Sometimes scans DO lie

A big, new autopsy study found many older people with extensive pathologic changes in the brain (the kind said to “cause” Alzheimer’s dementia) show no cognitive signs of dementia.

In an editorial that accompanied the study in the Journal of the American Medical Association, a reviewer wrote, “pathology is not destiny.” In my experience as a forensic pathologist, I always thought that statement rang true.

To come to this conclusion, scientists autopsied more than 1,200 brains as part of the Rush Memory and Aging Project and the Religious Orders Study. These two large, prospective studies have tracked the cognitive health of almost 3,000 older men and women for the past two decades.

Overall, these studies found a complete lack of association between the pathological findings of dementia in the brain and the participants’ actual cognitive function while living.

On the one hand, they did find pathologic evidence of Lewy bodies and other pathologic abnormalities related to Alzheimer’s dementia or vascular brain disease (inadequate blood and oxygen to the brain) in people who had shown healthy cognitive function throughout their lives.

On the other hand, they found few signs of pathological abnormalities in the brain in some people with substantial cognitive decline as they got older. Basically, there was a total disconnect between what experts saw in the brain upon autopsy and the participants’ actual cognitive function.

Furthermore, they only found cellular abnormalities of the brain in about half the cases of confirmed dementia. The other half had essentially “normal”-looking brains. So, even if you have the “classic” brain evidence of dementia, there’s only a 50:50 chance that you actually have dementia!

Regardless of what the brain cells showed (or didn’t show), the researchers found exercise (mental and physical), sense of purpose and motivation, and social interactions all strongly affected cognitive function and resilience.

As you know, potential drug treatments only target the pathologic abnormalities of the brain, which turn out to have only a 50:50 chance of predicting cognitive decline. So the mainstream has been missing at least half the equation.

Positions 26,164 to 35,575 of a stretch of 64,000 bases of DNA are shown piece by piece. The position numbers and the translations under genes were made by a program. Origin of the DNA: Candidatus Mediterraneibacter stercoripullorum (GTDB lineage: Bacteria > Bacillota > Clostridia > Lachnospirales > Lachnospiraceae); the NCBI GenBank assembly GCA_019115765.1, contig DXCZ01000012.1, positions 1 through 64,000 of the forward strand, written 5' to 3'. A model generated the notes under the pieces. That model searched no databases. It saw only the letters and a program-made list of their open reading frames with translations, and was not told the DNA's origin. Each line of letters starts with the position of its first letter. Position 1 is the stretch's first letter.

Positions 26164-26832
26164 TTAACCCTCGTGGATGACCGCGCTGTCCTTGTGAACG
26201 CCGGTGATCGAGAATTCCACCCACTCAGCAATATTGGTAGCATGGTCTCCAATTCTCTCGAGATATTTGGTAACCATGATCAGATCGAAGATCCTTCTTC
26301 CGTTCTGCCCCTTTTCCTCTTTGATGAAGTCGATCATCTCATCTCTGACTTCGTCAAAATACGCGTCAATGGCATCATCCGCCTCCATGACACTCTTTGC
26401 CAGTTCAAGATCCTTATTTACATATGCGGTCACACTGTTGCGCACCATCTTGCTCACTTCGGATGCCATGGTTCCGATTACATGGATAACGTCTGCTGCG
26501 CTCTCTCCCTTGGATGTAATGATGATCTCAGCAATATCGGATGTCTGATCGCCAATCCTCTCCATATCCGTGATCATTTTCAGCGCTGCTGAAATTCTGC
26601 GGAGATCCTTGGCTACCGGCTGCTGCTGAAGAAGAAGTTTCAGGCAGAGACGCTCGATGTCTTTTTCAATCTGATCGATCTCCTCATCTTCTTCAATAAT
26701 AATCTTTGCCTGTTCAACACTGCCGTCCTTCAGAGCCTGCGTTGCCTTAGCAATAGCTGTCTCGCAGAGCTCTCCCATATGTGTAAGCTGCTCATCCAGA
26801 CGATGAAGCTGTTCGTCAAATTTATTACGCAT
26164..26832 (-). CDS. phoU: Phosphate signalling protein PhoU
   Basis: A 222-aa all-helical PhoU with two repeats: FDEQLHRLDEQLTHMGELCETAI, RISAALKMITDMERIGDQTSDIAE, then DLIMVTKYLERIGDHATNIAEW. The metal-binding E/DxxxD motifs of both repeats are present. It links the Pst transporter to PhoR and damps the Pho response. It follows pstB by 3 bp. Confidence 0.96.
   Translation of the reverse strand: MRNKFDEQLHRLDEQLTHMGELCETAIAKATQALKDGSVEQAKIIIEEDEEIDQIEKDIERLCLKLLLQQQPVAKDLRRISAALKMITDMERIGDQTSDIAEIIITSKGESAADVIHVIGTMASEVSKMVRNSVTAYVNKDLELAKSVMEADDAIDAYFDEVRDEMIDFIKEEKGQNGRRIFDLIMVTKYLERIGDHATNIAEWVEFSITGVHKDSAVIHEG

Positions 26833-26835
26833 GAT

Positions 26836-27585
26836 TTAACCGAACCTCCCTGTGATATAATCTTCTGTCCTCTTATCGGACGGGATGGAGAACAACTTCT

No wonder big pharma’s drug treatments are a complete bust

Even if mainstream drug treatments for dementia did work as intended, according to the researchers of the new studies, they would only benefit about one-third of the cases.

The authors of the new study argue we should focus on the brain’s own defense mechanisms — the old “self-healing” approach of natural medicine. But the National Institutes of Health (NIH) committed only $12 million to investigating these more natural approaches in 2016.

Of course, as I told you last month, the Obama administration approved hundreds of millions more dollars to study the same, old failed approaches to dementia, which haven’t worked after two taxpayer-funded “Decades of the Brain” research. (Presidential candidate Hillary Clinton promised to funnel $2 billion more to these same, failed approaches if she’s elected in November.)

That’s the way the NIH likes it — ever more money without actually having to do anything much differently or get real results.

Despite the billions spent already on brain research, it was actually a famous heart study that provided clues as to how social factors influence the risk of cognitive decline.

Scientists recently presented new results from the venerable Framingham Heart Study at the recent American Neurological Association meeting. They found that social support for older people increases levels of a protein called “brain-derived neurotrophic factor” (BDNF). It also reduces risk of dementia and stroke. Newer research links higher BDNF with slower cognitive decline, even in people with pathologic abnormalities of the brain.

More generally, The Framingham Heart Study and other new research shows the importance of good cardiovascular health in maintaining healthy brain function throughout life. This study began in 1948 in Framingham, Massachusetts, and has followed three generations of participants to identify risk factors for heart disease.

It turns out, some of the most striking new findings are about brain health.

The mainstream discovers the mind is connected to the body after all!

Unfortunately, the half-hearted mainstream approach to diet, cholesterol, and other risk factors for cardiovascular disease has been at least half wrong for decades. As is the mainstream approach to dementia.

But scientists are finally beginning to put the two halves together.

For more about the specific natural approaches that support the brain’s own self-healing mechanisms (now newly “discovered” by NIH), check out this month’s Insiders’ Cures newsletter. (If you’re already a newsletter subscriber, you can access the February 2016 issue on my website,, with your username and password. If you’re not yet a subscriber, now is the perfect time to get started.)

Also, keep an eye out for my new Alzheimer’s Reversal Protocol to be released later this year.


  1. “The Brain Fights Back: New Approaches to Mitigating Cognitive Decline,” Journal of the American Medical Association 2015;314(23):2492-2494